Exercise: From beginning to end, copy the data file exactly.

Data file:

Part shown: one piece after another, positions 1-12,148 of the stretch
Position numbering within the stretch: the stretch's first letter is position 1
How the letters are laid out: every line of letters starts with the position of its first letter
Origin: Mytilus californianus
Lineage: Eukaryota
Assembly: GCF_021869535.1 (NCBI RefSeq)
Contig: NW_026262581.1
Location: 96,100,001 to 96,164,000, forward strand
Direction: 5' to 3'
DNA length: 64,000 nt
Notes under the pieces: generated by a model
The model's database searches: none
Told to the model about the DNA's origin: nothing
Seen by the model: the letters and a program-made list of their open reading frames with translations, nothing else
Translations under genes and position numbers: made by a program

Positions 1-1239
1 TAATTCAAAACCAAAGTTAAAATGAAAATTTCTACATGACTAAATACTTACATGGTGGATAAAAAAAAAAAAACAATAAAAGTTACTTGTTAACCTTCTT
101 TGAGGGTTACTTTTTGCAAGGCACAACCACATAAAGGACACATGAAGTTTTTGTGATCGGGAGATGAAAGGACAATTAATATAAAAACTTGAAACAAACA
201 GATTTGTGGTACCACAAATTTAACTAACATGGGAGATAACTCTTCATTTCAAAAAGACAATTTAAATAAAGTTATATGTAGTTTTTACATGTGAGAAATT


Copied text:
Part shown: one piece after another, positions 1-12,148 of the stretch
Position numbering within the stretch: the stretch's first letter is position 1
How the letters are laid out: every line of letters starts with the position of its first letter
Origin: Mytilus californianus
Lineage: Eukaryota
Assembly: GCF_021869535.1 (NCBI RefSeq)
Contig: NW_026262581.1
Location: 96,100,001 to 96,164,000, forward strand
Direction: 5' to 3'
DNA length: 64,000 nt
Notes under the pieces: generated by a model
The model's database searches: none
Told to the model about the DNA's origin: nothing
Seen by the model: the letters and a program-made list of their open reading frames with translations, nothing else
Translations under genes and position numbers: made by a program

Positions 1-1239
1 TAATTCAAAACCAAAGTTAAAATGAAAATTTCTACATGACTAAATACTTACATGGTGGATAAAAAAAAAAAAACAATAAAAGTTACTTGTTAACCTTCTT
101 TGAGGGTTACTTTTTGCAAGGCACAACCACATAAAGGACACATGAAGTTTTTGTGATCGGGAGATGAAAGGACAATTAATATAAAAACTTGAAACAAACA
201 GATTTGTGGTACCACAAATTTAACTAACATGGGAGATAACTCTTCATTTCAAAAAGACAATTTAAATAAAGTTATATGTAGTTTTTACATGTGAGAAATT